I have spent the past several weeks mainlining five seasons of the TV series Person of Interest. I can’t remember why I decided to watch it. Possibly I saw something on a Tumblr blog that piqued my curiosity about the characters (the final season wrapped up around the time I started watching, so social media activity might have been a bit higher). I kind of remember seeing the series advertised on free-to-air TV back when it started, but it never hit my radar until now. I have no idea why not, because I loved this from the very first episode.
I’ve kind of got out of the habit of watching longer form television – 22/23 episodes in a season always seems so much of a commitment in a busy life, and too often the filler episodes needed to make up the numbers are annoying and dull. But I worked my way through four seasons of 22 or 23 episodes each (and the last season of 13) with barely a blip of boredom, despite that fact that in most of the episodes in the first seasons, the formula was pretty similar – Finch and Reese get a number, they investigate the number, they save the number or foil the number’s dastardly plan. I mean, it’s pretty straightforward, right? The thing is, the plot points are really not what matters in this show – it’s all about the characters.
Initially, we are drawn into the stories of John Reese (Jim Caviezel), ex-military, ex-CIA super special agent, presumed dead, current status despondent street hobo, and Harold Finch (clearly not his real name) (played by Michael Emerson), shadowy billionaire of a hundred identities (none of which seem to actually be his) who recruits Reese to his cause – saving (or stopping) the numbers. Behind the numbers is The Machine (and if you don’t think of this entity as a character it its own right within a couple of episodes, well, just give it time…), an AI created by Harold at the behest of the government after the tragic events of 9/11. Reese and Finch both have pasts that haunt them, and these are gradually shared with us through flashbacks to years gone by. Really darn GOOD flashbacks, I have to add – Person of Interest successfully incorporates story elements with character detail in a lovely meld that advance the plot while giving us even more reasons to love our characters.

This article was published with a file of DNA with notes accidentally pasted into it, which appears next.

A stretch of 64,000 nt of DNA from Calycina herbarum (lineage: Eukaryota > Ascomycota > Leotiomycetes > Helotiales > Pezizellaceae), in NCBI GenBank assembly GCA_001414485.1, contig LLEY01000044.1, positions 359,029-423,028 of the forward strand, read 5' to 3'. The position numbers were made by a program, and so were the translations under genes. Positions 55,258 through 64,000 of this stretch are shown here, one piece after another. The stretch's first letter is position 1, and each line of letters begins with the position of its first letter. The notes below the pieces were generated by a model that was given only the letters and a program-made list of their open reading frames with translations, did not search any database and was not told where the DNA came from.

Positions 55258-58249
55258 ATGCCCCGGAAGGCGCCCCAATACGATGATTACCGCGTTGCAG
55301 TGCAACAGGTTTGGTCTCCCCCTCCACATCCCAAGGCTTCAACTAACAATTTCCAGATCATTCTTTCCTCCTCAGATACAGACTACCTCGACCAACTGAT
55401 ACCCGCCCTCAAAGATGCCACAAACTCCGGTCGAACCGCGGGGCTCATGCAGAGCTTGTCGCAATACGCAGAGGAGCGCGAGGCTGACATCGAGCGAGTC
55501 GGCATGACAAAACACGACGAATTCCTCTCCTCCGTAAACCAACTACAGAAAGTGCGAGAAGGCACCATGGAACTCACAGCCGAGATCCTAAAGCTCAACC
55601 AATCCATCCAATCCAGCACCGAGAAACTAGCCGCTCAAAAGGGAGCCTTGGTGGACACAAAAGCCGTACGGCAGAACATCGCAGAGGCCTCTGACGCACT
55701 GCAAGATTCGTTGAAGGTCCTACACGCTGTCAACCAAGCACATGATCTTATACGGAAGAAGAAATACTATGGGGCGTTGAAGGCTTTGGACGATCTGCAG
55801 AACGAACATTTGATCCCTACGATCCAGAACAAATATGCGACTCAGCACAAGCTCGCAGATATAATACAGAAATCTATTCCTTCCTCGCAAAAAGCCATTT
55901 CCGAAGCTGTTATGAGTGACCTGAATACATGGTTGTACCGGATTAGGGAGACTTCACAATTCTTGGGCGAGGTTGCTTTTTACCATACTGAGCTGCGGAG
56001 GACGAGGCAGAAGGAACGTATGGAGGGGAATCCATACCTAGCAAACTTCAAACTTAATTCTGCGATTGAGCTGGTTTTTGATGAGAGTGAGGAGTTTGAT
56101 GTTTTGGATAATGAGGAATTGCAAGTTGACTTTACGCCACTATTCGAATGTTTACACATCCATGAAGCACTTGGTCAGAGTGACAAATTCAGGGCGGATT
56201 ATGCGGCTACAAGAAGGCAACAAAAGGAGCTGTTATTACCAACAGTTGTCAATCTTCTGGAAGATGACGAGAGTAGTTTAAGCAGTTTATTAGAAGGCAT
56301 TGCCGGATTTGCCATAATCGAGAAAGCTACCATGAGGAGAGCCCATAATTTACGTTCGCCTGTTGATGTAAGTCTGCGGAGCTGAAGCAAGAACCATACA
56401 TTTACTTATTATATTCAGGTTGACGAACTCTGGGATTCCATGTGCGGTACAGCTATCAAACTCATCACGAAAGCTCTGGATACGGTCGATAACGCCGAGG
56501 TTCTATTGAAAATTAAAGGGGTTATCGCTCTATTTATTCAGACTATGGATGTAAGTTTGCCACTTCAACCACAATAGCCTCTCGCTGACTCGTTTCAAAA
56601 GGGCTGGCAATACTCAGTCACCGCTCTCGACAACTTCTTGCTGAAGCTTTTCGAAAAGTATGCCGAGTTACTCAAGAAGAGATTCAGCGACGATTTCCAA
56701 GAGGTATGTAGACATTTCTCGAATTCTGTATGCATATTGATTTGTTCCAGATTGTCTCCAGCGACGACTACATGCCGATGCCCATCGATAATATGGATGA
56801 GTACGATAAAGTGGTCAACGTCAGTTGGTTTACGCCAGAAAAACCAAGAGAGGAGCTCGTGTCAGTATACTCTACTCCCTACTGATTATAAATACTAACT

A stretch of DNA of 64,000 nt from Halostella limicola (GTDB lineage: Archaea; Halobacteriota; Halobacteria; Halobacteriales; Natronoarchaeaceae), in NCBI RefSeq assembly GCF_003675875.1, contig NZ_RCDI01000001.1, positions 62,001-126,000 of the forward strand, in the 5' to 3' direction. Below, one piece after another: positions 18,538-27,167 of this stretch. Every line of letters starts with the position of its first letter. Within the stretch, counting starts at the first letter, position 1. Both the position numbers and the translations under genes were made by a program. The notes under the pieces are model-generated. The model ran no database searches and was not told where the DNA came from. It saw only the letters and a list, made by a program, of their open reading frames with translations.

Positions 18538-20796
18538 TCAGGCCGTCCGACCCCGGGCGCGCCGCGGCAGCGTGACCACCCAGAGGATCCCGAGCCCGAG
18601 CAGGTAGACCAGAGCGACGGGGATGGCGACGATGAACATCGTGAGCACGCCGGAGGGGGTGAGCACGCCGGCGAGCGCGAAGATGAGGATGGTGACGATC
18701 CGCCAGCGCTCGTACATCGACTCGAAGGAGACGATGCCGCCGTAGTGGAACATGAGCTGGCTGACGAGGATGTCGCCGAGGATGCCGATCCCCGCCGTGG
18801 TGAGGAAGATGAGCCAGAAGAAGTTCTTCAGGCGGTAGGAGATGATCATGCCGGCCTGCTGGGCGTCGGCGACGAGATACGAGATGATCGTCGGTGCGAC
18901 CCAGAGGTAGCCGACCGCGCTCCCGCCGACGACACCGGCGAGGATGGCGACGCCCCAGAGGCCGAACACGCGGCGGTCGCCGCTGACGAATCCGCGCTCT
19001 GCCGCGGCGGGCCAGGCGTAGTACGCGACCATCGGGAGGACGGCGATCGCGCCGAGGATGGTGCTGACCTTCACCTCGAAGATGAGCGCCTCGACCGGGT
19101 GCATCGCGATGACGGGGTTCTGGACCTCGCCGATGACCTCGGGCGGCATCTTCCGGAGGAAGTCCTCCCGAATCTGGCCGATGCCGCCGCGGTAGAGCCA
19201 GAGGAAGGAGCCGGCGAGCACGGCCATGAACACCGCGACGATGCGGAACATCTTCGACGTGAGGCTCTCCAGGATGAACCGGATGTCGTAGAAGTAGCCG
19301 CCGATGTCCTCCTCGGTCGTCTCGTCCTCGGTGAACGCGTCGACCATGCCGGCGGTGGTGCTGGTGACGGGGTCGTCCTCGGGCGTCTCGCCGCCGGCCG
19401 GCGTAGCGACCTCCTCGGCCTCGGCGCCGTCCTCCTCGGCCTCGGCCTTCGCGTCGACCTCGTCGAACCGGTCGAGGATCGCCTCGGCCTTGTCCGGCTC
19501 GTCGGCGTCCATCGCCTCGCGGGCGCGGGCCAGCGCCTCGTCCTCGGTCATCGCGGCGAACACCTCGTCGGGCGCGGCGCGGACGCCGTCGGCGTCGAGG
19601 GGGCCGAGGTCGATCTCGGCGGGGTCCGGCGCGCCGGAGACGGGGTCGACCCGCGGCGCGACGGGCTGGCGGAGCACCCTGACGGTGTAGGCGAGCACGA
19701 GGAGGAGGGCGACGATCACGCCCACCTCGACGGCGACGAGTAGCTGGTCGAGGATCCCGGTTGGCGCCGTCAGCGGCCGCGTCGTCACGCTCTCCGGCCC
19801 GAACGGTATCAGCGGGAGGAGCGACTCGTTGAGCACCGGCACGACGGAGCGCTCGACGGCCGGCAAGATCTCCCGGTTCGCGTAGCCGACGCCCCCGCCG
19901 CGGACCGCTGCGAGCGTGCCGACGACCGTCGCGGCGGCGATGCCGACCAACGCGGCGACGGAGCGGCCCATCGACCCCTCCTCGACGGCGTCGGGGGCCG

While Finch and Reese get us hooked (and the genuine friendship and respect that grows between these two characters whose skills and experiences complement each other, to the point of self-sacrifice more than once, is just lovely), the reason I was totally on board for the ride is Detective Joss Carter (Taraji P Henson), who is an great character played by amazing actor and really what made this show pop for me. Her journey was what anchored me through the first few seasons, and while naturally I was delighted when other women (Root – Amy Acker (also fantastic) and Shaw – Sarah Shahi) joined the cast, Joss was always my favourite. Well, Joss and Zoe (Paige Turco), who NEVER got enough episodes! And I can’t forget Detective Fusco (Kevin Chapman), whose character arc was fabulous, and perhaps the most dramatic of all, and another favourite, mob boss Elias (who I was always going to adore, because, well, Enrico Colantoni…).
One of the things I loved about the show was the number of female characters. Not only the leads and recurring players but from the very first episode, we get women in one-off roles both as perpetrator AND victims, which was exciting to see (I know, it SHOULDN’T be so exciting to have women be heroes and villains, but it is…). This continues throughout the series, and at one point, there is parity with the male and female leads, which was very cool.
That said, I’m not blind to the problematic elements.
After all, it is the lead women who are killed off, and having the black, single mother awesome detective be the first main character to die isn’t awesome. And then Root. She is listed in the count of LGBT characters killed off in 2015/16, a wearisome trend that has been particularly apparent in the last year. It’s kind of wrong of me to feel this way, but I was almost relieved that the straight white men of the show didn’t all walk away scot-free – at least there was a certain balance. Doesn’t make it right, I guess, but it did go a long way to feeling like the show writers were making an effort to consider the problem. There were other rough notes along the way – Joss’s love interest (also a person of colour) being killed off, some very dodgy shoehorning in of romances which were Not Good (Joss and Reese were COMRADES IN ARMS only; that psychiatrist woman was Not Suitable At All for Reese!), and some interesting moral issues that weren’t always well resolved. But generally and for the most part, I was able to immerse in the story being told and the character growth as it was presented.
I liked the evolution of the show, as well, from something that was mostly action-thriller to true and pretty decently done science fiction (with, of course, human hubris at heart). I became very invested in the lead characters and thoroughly enjoyed the viewing experience. If you’re looking for an intelligent and interesting show to inhale, I highly recommend it!